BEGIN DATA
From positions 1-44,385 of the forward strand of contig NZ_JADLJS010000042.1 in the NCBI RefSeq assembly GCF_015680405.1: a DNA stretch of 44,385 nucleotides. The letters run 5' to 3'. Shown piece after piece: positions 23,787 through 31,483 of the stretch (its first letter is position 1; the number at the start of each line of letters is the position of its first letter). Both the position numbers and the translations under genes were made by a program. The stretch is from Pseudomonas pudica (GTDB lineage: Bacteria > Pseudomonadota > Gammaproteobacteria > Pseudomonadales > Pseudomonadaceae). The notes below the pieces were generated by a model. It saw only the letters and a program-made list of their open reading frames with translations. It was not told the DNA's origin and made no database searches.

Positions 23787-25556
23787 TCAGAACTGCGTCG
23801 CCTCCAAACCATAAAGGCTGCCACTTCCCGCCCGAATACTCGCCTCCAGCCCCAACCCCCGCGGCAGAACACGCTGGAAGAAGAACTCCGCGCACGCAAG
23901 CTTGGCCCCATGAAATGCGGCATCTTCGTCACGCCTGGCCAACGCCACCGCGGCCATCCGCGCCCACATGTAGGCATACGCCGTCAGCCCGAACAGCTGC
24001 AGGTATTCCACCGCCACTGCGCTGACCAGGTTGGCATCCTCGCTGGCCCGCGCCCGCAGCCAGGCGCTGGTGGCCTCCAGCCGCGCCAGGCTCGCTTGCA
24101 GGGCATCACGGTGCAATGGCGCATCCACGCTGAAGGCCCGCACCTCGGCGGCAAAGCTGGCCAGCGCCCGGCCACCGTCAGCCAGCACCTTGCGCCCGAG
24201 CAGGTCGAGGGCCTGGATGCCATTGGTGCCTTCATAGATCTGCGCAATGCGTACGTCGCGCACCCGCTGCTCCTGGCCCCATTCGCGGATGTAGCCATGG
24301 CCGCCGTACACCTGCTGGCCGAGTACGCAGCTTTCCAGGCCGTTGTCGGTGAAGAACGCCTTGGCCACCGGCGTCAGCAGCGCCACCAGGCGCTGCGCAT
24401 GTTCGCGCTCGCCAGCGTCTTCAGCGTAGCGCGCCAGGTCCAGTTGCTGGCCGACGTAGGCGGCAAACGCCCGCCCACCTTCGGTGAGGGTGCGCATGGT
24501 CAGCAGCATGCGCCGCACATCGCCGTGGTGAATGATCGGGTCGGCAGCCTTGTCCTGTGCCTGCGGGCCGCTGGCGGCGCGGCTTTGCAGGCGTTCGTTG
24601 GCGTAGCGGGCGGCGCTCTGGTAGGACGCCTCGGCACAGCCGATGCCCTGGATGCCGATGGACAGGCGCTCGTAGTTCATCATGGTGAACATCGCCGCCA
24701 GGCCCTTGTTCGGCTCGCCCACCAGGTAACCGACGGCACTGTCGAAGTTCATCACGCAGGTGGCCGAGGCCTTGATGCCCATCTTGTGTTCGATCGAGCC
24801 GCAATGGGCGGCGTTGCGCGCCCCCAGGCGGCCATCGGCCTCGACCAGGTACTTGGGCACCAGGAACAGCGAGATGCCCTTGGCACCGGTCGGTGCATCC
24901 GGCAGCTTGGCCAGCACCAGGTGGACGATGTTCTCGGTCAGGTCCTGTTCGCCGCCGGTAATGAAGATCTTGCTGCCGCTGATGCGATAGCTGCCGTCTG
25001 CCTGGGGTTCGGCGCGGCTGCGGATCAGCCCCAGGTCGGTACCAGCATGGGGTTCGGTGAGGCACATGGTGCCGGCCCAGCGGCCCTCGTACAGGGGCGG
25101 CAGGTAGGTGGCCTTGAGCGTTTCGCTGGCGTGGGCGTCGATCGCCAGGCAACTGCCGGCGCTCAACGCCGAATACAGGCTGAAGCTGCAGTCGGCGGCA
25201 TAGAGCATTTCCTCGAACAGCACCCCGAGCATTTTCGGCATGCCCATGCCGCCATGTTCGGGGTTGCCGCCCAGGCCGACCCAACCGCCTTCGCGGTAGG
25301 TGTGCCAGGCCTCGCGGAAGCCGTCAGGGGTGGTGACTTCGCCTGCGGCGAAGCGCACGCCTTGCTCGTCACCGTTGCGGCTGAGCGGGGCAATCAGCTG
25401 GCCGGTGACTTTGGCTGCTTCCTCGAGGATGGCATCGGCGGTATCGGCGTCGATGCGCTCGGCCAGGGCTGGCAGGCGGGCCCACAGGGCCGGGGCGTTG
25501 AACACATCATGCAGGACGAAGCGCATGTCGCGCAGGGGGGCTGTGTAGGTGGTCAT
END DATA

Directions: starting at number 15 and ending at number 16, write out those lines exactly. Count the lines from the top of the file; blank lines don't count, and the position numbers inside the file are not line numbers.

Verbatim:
24901 GGCAGCTTGGCCAGCACCAGGTGGACGATGTTCTCGGTCAGGTCCTGTTCGCCGCCGGTAATGAAGATCTTGCTGCCGCTGATGCGATAGCTGCCGTCTG
25001 CCTGGGGTTCGGCGCGGCTGCGGATCAGCCCCAGGTCGGTACCAGCATGGGGTTCGGTGAGGCACATGGTGCCGGCCCAGCGGCCCTCGTACAGGGGCGG